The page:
readerEnumerator reader = joinI . (EL.concatMapM transformer)
                            where transformer input = case reader input of
                                         Right (val, remainder) -> return [val]
                                         Left err -> return [0]

readEnumerator :: Monad m =>Integral a => Step a m b -> Iteratee Text m b
readEnumerator = readerEnumerator (signed decimal)

--The iteratee version of my operation
distancesFirstToTailIt :: Monad m=> Iteratee Int m Int
distancesFirstToTailIt = do
    maybeNum <- EL.head
    maybe (return 0) distancesOneToManyIt maybeNum

distancesOneToManyIt :: Monad m=> Int -> Iteratee Int m Int
distancesOneToManyIt base = do
    maybeNum <- EL.head
    maybe (return 0) combineNextDistance maybeNum
    where combineNextDistance nextNum = do
              rest <- distancesOneToManyIt base
              return $ combineDistances [(distance base nextNum),rest]

--The mapreduce algorithm
mapReduce :: Strategy b -- evaluation strategy for mapping
          -> (a -> b)   -- map function
          -> Strategy c -- evaluation strategy for reduction
          -> ([b] -> c) -- reduce function
          -> [a]        -- list to map over
          -> c
mapReduce mapStrat mapFunc reduceStrat reduceFunc input =
          mapResult `pseq` reduceResult
          where mapResult    = parMap mapStrat mapFunc input
                reduceResult = reduceFunc mapResult `using` reduceStrat

--Applying the iteratee operation using mapreduce
sumOfDistancesOnFileWithIt :: FilePath -> IO Int
sumOfDistancesOnFileWithIt path = chunkedFileEnum chunkByLinesTails (distancesUsingMapReduceIt) path

distancesUsingMapReduceIt :: [Enumerator Text IO Int] -> IO Int
distancesUsingMapReduceIt = mapReduce rpar (runEnumeratorAsMapFunc)
                                      rpar (sumValuesAsReduceFunc)
                            where runEnumeratorAsMapFunc :: Enumerator Text IO Int -> IO Int
                                  runEnumeratorAsMapFunc = (\source->run_ (source $$ readEnumerator $$ distancesFirstToTailIt))
                                  sumValuesAsReduceFunc :: [IO Int] -> IO Int
                                  sumValuesAsReduceFunc = liftM sum . sequence

--Working with (file)chunk enumerators:
data ChunkSpec = CS{
    chunkOffset :: !Int
    , chunkLength :: !Int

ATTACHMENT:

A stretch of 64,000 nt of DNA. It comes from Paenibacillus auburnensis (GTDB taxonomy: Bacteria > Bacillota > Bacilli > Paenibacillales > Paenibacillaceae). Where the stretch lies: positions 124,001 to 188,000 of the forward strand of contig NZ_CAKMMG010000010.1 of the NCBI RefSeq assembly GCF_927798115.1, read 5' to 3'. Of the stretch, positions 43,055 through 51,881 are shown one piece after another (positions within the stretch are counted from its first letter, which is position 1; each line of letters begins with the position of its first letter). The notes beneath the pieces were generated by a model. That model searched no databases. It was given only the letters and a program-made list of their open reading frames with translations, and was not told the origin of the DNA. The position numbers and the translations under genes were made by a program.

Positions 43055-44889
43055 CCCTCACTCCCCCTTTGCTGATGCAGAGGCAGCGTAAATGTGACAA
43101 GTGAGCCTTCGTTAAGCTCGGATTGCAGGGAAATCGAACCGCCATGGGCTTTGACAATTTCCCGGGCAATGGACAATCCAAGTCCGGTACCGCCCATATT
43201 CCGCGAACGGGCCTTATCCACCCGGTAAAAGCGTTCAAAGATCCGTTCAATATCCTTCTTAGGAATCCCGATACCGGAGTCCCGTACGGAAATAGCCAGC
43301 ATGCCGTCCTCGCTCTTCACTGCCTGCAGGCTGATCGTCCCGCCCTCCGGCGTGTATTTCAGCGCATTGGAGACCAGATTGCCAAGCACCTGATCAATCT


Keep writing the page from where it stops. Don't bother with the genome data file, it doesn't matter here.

} deriving (Eq,Show)

chunkedFileEnum ::   (NFData (a)) => MonadIO m =>
                (FilePath-> IO [ChunkSpec])
           ->   ([Enumerator Text m b]->IO a)
           ->   FilePath
           ->   IO a
chunkedFileEnum chunkCreator funcOnChunks path = do
    (chunks, handles)<- chunkedEnum chunkCreator path
    r <- funcOnChunks chunks
    (rdeepseq r `seq` (return r)) `finally` mapM_ hClose handles

chunkedEnum ::  MonadIO m=>
                (FilePath -> IO [ChunkSpec])
            ->  FilePath
            ->  IO ([Enumerator Text m b], [Handle])
chunkedEnum chunkCreator path = do
    chunks <- chunkCreator path
    liftM unzip . forM chunks $ \spec -> do
        h <- openFile path ReadMode
        hSeek h AbsoluteSeek (fromIntegral (chunkOffset spec))
        let chunk = ET.enumHandle h --Note:chunklength not taken into account, so just to EOF
        return (chunk,h)

-- returns set of chunks representing  tails . lines . readFile 
chunkByLinesTails :: FilePath -> IO[ChunkSpec]
chunkByLinesTails path = do
    bracket (openFile path ReadMode) hClose $ \h-> do
        totalSize <- fromIntegral `liftM` hFileSize h
        let chunkSize = 1
            findChunks offset = do
            let newOffset = offset + chunkSize
            hSeek h AbsoluteSeek (fromIntegral newOffset)
            let findNewline lineSeekOffset = do
                eof <- hIsEOF h
                if eof
                    then return [CS offset (totalSize - offset)]
                    else do
                        bytes <- Str.hGet h 256
                        case Str.elemIndex '\n' bytes of
                            Just n -> do
                                nextChunks <- findChunks (lineSeekOffset + n + 1)
                                return (CS offset (totalSize-offset):nextChunks)
                            Nothing -> findNewline (lineSeekOffset + Str.length bytes)
            findNewline newOffset
        findChunks 0

Btw, I'm running HaskellPlatform 2011.2.0 on Mac OS X 10.6.7 (snow leopard)
with the following packages:
enumerator 0.4.8 , with a manual here

share|improve this question